It’s summer and the heat indexes are high. Common sense tells you that your vehicle turns into an oven when left idle in the sun. Yet, more and more often the evening news talks about tragedies that could have been easily avoided. We’re talking about the rising number of child and pet accidental deaths due to being left in parked vehicles.
Cars and Heat Don’t Mix
Vehicle windows act like a greenhouse. They have no ventilation, trap sunlight and heat inside. Often you’ll hear that a driver states that they were only going to leave the car idle for a few minutes – not long enough for the heat to become dangerous. Wrong! Unlike outdoors, where the heat rises gradually as the day progresses, in cars the heat rises rapidly and can become life-threatening in 10 minutes or less. That means your child’s body temperature can rise as high as 106 degrees during that short amount of time. And, as we all know, high temperatures can cause heat stroke, dehydration, brain damage, damage to vital organs, and seizures.
Emergency Care For You offers some useful prevention tips.
- Never leave children in unattended vehicles
- Never let children play in parked unattended vehicles
- Keep unattended vehicles locked
- If you see a child alone in a hot vehicle, call the police immediately
- If a child in an unattended vehicle appears in distress, get them out immediately
NEVER leave your pet in a parked car – even accidentally. It makes no difference if you leave the vehicle running with the air conditioner on. It’s dangerous and if the day is warm, the interior temperatures will rapidly rise to dangerous levels. For instance:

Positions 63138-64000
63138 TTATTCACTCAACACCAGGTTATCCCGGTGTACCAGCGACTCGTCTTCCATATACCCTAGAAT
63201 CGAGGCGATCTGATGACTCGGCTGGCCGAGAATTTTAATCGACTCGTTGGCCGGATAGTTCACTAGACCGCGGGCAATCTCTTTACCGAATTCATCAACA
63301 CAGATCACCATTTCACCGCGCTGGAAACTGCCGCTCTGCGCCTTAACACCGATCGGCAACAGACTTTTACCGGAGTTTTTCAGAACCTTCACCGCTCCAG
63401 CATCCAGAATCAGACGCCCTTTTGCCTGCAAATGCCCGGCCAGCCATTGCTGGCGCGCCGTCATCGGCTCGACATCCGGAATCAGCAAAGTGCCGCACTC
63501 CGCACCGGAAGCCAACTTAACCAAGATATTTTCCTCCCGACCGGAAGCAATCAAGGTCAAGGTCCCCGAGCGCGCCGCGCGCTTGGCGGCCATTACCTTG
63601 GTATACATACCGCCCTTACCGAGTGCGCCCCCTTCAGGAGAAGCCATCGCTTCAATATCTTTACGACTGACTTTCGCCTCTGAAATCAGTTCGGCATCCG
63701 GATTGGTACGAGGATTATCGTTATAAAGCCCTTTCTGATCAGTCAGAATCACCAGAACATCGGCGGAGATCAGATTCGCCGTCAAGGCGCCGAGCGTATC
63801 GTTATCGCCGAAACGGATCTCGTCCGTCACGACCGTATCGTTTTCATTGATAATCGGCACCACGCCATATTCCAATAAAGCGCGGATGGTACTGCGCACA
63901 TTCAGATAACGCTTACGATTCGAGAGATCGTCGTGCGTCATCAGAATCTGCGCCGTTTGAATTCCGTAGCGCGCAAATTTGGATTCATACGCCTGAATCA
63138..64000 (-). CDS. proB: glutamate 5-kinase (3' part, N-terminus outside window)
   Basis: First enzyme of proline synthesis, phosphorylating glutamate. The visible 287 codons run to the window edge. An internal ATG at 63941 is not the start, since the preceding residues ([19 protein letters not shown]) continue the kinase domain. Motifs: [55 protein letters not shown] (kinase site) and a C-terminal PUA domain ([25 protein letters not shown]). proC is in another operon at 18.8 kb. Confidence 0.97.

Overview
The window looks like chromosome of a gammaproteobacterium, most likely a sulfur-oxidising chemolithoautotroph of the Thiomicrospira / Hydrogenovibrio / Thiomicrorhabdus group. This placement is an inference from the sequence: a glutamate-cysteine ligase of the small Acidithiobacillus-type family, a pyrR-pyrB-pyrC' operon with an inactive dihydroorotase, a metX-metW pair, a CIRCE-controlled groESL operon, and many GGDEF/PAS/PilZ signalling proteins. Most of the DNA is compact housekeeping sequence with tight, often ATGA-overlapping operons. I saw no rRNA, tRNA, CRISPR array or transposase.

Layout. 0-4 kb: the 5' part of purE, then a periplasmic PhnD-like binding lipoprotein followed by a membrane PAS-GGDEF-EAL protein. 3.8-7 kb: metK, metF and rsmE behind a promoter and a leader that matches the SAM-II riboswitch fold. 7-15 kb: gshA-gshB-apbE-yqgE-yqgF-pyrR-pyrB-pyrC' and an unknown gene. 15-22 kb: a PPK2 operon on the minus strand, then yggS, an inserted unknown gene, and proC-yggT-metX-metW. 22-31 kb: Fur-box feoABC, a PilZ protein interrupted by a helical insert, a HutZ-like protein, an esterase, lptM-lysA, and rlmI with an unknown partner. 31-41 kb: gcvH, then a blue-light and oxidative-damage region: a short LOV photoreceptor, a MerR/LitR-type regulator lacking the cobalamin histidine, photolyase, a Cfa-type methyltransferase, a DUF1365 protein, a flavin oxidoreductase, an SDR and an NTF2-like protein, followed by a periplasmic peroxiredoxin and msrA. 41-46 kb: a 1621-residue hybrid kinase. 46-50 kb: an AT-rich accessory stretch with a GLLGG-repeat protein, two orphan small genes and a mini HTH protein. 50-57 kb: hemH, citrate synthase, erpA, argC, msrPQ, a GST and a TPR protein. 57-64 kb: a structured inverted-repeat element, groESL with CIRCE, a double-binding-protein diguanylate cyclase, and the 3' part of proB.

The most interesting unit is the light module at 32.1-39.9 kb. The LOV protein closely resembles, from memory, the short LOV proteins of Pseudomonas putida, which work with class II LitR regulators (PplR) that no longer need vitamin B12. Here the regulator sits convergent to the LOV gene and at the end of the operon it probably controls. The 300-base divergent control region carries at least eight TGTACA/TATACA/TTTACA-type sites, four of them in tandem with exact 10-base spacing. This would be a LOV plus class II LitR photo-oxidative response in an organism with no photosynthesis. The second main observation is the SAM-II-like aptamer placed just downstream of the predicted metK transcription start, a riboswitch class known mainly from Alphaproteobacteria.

- If the temperature is 85 degrees,
- After 10 minutes, the interior temperature can reach 102 degrees
- After 30 minutes, the temperature can reach 120 degrees
What does this mean for your pet? Best case scenario, your pet will get irreversible organ damage. Worst case, your pet will die. Here are some more stats from the Humane Society:
- It is 72 degrees outside, the temperature in your vehicle can reach 116 degrees within an hour
- At 80 degrees, it only takes 10 minutes for the vehicle to heat up to 99 degrees
Heatstroke affects humans and our pets. Days above 90 degrees with high humidity can turn deadly quickly, especially for your pets. Humans sweat which helps keep the body temperature more level. Pets sweat only through their paws which isn’t enough to cool their bodies. They pant to help rid themselves of heat, but that’s not enough. Consider heatstroke to be a medical emergency for both humans and pets.
Face it, you would never allow your child or pet to run a high temperature at home without seeking help. Don’t endanger their lives by leaving them in parked vehicles. Make it a habit to look throughout your vehicle before you leave it parked. The National Highway Traffic Safety Administration states that 25 children accidentally die every year due to heatstroke as a result of being left in a parked vehicle. Don’t let your child (or pet) become a statistic. Stay safe and have a wonderful summer!
View the entire Summer Safety Series